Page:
Much of my work centres around feminist attitudes and the portrayal of women, however I create work based on alternative themes too. The fact I make work about women is not what makes me a feminist necessarily, infact if I describe myself, as a designer, feminism is only one dimension and I would not like to narrow the perception of myself in that way. I feel my work does, and will span across a wider platform, therefore, yes I am a feminist designer but also an experimental designer, a concept-driven designer etc. etc.

Certainly as a person (being a designer as part of that) I would absolutely describe myself as a feminist. Although I may get angry about certain issues regarding the treatment of women, this is a level of unrest not designed to be anti-male or to take over the world, but merely to be offered the modest chance of being absolutely equal to men. no more than that. Some may think that equality has been achieved, however the balance is not level (in both directions, I wouldn't claim that men have all the advantages) It is, as Bretteville described, a genuine interest in the well-being of women, not just myself, not just designers, but all women be it those who are deprived of choice, my peers or colleagues.

There is one thing I would like to return to. You men­tioned the Miami poster cam­paign, and many peo­ple asso­ciate fem­i­nist graphic design with more con­fronta­tional or aggres­sive tac­tics, like the Guerilla Girls or Bar­bara Kruger. What alter­na­tives are there for fem­i­nist design?

SB: I am one of the alter­na­tives. I chose to focus on what we don’t have and how to get it, not on what is oppress­ing me or oppress­ing us. Some peo­ple are filled with a tremen­dous amount of anger and the way to express it is through their work and through their work about what is oppress­ing them. I think that that is very impor­tant work. It just hap­pens to not be my work.

Yes, because it is also how the notion of good design has changed. Both have changed. I just felt that Yale was known for good design, which was very much aligned with mod­ernist design at that point. So I was try­ing to open up the design, try­ing to open up the fem­i­nist design. A state­ment, like that, out of con­text, requires a lot of unpack­ing. Both around what is “good” and what is “feminist.”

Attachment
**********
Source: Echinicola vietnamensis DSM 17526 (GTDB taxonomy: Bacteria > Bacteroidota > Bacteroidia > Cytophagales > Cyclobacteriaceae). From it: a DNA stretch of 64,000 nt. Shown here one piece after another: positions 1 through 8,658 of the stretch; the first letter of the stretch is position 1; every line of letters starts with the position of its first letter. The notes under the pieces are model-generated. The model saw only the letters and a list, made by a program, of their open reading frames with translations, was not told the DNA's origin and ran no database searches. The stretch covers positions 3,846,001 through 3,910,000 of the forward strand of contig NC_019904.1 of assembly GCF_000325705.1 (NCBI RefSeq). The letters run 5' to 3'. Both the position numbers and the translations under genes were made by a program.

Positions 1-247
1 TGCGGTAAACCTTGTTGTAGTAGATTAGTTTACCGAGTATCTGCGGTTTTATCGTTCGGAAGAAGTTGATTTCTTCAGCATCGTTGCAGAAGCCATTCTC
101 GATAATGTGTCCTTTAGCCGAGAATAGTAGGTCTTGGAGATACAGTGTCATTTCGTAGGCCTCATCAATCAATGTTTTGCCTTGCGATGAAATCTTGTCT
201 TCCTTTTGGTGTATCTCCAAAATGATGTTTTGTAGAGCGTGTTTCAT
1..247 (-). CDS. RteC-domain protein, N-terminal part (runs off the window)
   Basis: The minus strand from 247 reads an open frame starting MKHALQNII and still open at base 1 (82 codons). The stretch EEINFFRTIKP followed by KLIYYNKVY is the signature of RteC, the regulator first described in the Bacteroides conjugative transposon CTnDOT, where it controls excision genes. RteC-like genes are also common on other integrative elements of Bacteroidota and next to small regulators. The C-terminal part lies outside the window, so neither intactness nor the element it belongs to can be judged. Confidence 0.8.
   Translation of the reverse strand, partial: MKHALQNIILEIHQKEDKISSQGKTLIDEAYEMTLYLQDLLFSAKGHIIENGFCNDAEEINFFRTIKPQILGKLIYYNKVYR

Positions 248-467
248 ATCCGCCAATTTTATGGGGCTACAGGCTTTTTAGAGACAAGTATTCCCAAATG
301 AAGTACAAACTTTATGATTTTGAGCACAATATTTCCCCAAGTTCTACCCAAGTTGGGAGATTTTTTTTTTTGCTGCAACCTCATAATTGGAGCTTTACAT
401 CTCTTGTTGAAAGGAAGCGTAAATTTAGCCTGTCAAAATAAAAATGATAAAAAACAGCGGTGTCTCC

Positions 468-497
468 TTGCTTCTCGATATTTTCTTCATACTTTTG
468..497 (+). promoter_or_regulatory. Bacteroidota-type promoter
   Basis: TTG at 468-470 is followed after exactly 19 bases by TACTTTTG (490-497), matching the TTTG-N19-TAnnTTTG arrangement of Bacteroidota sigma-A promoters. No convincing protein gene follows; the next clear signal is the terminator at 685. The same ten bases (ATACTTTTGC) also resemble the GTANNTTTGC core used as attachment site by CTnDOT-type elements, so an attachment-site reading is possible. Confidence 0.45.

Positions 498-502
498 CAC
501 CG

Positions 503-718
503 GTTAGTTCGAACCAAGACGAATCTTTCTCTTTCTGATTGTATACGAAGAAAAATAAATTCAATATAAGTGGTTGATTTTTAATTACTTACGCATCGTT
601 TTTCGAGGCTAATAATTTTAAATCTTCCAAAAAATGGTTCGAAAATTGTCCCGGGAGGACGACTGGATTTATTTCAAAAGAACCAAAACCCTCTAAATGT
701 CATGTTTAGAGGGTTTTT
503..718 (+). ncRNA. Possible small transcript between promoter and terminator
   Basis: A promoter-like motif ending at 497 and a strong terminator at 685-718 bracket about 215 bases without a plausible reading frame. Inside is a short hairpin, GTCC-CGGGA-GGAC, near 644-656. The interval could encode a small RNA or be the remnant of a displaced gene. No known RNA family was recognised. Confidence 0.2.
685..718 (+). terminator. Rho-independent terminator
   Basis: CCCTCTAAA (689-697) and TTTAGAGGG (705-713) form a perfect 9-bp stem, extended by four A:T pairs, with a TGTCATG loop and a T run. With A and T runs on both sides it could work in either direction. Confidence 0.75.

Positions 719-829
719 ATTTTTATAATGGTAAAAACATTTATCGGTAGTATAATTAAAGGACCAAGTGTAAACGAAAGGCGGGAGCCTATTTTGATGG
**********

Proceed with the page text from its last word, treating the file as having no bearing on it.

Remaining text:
I had an inter­est­ing con­ver­sa­tion with some stu­dents the other day. It wasn’t about fem­i­nism, but it is like this: two stu­dents were doing work that had images of like, kit­tens and sun­sets and palm trees, but they came off of Google images—they were get­ting them off the net. I was try­ing to locate what it is that those images were serv­ing. One of the other stu­dents, who was older than the two stu­dents who were doing it, said, “It’s gen­er­a­tional. The response to that.” I said, “I don’t think that if that’s oper­a­tive, it is not all that’s oper­at­ing.” It turns out that one of the stu­dents was doing it as a reac­tion against good design, clean design. Here we are, 2009, and some­one is choos­ing, what I call trashy, low, images to sig­nify “sweet­ness” as a reac­tion. My com­ment was: “You are here at Yale to do your own work. You don’t have to react against some­thing. Go for some­thing.” Because to spend your time against that now, unless you do it from an extremely informed, thought­ful, broadly-researched base, is a very knee-jerk, against, kind of activ­ity. It is not that you can­not use kitty kats and sun­sets. It is more: Why are you using [these]? I want to here from you, why, some­thing other than “I am against good design, clean design, all that design I learned at RISD.” I want more. I want to hear more. Talk about it more. Tell me more.

Bretteville continuously offers a considered and intelligent insight, Here is the full interview